• The Cavalier's ancestors were spaniels that were developed at least by the 1300s to flush birds into nets or to waiting falcons.
  • Some smaller spaniels were probably bred with Oriental toy dogs such as the Japanese chin to create a lapdog version of the spaniel.
  • These dogs were known as comforter spaniels and were used to serve as lap and foot warmers, surrogate hot water bottles, and for companionship.
  • In the 1700s, King Charles II became an ardent fan of the little dogs, to the point that he was accused of ignoring matters of state in favor of his dogs. The dogs were dubbed King Charles spaniels in recognition of his association.
  • After King Charles' death, the Duke of Marlboro became an advocate of the breed. The red and white color, which he favored, is called Blenheim after his estate.
  • The King Charles spaniel remained a favorite with the upper class, but the look of the breed gradually changed until by the early 1900s, they had pushed in faces.
  • In 1926, a wealthy American traveled to England in search of the old type dogs with a longer nose. Unable to find any, he offered a large cash prize to the best old type pointy-nosed dogs at the next year's shows. The challenge set breeders to reviving the old type, which then became known as the Cavalier King Charles spaniel.
  • After World War II, only a handful of Cavaliers remained. Six dogs became the foundation of the modern breed.
  • The Kennel Club in England recognized the Cavalier in 1945. But only when a Cavalier won Best in Show at the prestigious Crufts dog show did the breed capture the public's attention.
  • Cavaliers came to America in the 1940s. Fanciers disagreed, however, over whether they wanted AKC recognition.
  • The AKC recognized the Cavalier in 1996 amidst great controversy. To this day, there are two separate national Cavalier clubs, one AKC affiliated and one not.
  • In the past decade, Cavaliers have had a 735 per cent increase in AKC registrations, more than any other breed.
Cavalier King Charles Behavior Concerns
  • Makes a loving and entertaining companion.
  • Extremely good with children.
  • Very affectionate.
  • Makes a good lapdog as well as fun playmate.
  • A happy dog, not easily bothered by things.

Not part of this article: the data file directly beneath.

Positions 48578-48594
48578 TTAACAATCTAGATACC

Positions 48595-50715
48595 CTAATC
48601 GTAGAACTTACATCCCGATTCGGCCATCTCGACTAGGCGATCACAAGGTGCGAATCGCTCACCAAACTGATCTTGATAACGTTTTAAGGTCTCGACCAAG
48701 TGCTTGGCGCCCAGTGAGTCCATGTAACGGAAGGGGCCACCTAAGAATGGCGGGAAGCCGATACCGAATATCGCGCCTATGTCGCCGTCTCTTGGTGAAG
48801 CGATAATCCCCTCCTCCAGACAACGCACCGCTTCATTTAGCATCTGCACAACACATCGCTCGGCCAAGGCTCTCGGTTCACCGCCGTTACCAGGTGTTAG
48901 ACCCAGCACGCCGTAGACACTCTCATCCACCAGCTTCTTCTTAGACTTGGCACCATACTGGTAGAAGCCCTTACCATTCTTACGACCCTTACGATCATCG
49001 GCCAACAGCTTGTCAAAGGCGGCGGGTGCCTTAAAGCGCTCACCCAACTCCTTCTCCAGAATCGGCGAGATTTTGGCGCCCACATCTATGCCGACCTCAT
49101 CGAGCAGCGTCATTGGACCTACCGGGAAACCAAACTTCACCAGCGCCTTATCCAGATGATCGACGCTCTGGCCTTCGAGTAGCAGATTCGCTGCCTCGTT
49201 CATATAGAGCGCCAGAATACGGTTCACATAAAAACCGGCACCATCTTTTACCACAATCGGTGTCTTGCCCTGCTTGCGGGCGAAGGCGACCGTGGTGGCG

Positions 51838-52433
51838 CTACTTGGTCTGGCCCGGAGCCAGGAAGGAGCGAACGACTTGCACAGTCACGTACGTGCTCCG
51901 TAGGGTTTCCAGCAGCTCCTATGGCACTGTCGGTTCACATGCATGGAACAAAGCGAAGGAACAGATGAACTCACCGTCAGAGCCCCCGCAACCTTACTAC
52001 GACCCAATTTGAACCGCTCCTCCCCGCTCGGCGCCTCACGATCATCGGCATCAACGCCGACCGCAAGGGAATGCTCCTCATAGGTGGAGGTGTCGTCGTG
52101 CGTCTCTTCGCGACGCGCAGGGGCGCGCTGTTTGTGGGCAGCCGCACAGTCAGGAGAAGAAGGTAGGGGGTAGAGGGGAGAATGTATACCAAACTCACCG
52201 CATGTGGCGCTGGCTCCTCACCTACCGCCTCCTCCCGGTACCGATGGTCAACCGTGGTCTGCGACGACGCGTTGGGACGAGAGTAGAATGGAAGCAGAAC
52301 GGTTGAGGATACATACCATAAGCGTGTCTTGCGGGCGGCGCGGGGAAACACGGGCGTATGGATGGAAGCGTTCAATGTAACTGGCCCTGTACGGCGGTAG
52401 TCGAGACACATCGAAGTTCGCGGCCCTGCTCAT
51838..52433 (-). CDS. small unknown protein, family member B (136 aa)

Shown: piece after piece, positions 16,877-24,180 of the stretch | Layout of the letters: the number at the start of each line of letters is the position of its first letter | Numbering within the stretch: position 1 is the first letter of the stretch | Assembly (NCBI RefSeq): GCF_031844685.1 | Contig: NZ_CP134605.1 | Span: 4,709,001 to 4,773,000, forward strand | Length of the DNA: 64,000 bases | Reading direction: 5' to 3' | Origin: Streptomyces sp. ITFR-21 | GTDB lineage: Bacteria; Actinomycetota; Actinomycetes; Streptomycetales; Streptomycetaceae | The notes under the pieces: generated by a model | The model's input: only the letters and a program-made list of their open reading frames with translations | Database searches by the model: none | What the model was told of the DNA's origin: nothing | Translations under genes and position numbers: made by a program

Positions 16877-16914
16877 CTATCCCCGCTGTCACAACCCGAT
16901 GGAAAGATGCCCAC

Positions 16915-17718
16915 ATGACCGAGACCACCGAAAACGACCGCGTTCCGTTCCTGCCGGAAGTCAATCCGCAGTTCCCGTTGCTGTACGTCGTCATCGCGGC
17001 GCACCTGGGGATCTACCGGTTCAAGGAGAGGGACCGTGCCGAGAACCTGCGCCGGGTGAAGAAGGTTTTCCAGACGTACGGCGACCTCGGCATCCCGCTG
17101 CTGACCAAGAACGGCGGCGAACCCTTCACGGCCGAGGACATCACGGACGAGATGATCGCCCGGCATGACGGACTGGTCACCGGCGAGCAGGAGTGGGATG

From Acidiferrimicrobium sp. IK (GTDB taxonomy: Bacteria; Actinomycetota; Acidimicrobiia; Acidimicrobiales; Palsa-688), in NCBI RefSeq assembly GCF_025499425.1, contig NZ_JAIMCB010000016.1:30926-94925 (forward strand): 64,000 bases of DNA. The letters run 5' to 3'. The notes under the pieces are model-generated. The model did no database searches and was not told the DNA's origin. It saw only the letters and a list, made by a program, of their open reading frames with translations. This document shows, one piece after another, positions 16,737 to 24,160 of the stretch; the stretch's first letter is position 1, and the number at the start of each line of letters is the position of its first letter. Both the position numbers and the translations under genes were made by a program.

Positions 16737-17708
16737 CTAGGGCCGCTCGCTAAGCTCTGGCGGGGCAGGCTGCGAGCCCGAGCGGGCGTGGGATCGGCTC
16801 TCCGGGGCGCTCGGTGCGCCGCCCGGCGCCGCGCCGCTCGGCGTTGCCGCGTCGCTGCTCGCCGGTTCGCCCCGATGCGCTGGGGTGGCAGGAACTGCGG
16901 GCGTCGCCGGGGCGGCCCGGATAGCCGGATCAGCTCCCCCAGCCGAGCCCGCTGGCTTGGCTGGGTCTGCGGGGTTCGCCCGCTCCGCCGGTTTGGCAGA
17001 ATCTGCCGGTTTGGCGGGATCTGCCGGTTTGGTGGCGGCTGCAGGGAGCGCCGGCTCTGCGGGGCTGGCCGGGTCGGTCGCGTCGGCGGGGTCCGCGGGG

• Eager to please and quick to learn.
  • Does best with reward-based training involving food.
  • Outgoing toward strangers.
  • Gets along well with other pets and dogs.
  • Enjoys retrieving.
  • Usually enjoys swimming.
Cavalier King Charles Suggested Exercises
  • Makes a calm housedog.
  • Requires daily exercise in the form of a long walk or energetic games.
  • A good candidate for dog parks, but should be kept separate from larger dogs.
  • Obedience training provides mental exercise.
Cavalier King Charles Grooming
  • Coat is moderately long, silky, and either flat or slightly wavy.
  • The coat needs brushing and combing two to three times a week to prevent matts.
  • The ears must be checked regularly for problems.
  • Shedding is average.
Suggested Cavalier King Charles Nutritional Needs
  • Cavaliers have a tendency to become overweight.
  • Adult dogs should be fed a balanced diet, with restricted calories if the dog starts to gain too much weight.
  • Puppies should be fed a balanced a puppy food.

Cavalier King Charles

Cavalier King Charles dog breed picture
9 - 14 years
12 - 13 inches
13 - 18 pounds
Cavalier King Charles Traits
  • Jogging Partner
    2 out of 5
  • Lap Dog
    4 out of 5
  • Good With Children
    5 out of 5
  • Warm Weather
    3 out of 5
  • Cold Weather
    2 out of 5
  • Grooming Requirements
    3 out of 5
  • Shedding
    3 out of 5
  • Barking
    2 out of 5
  • Ease Of Training
    4 out of 5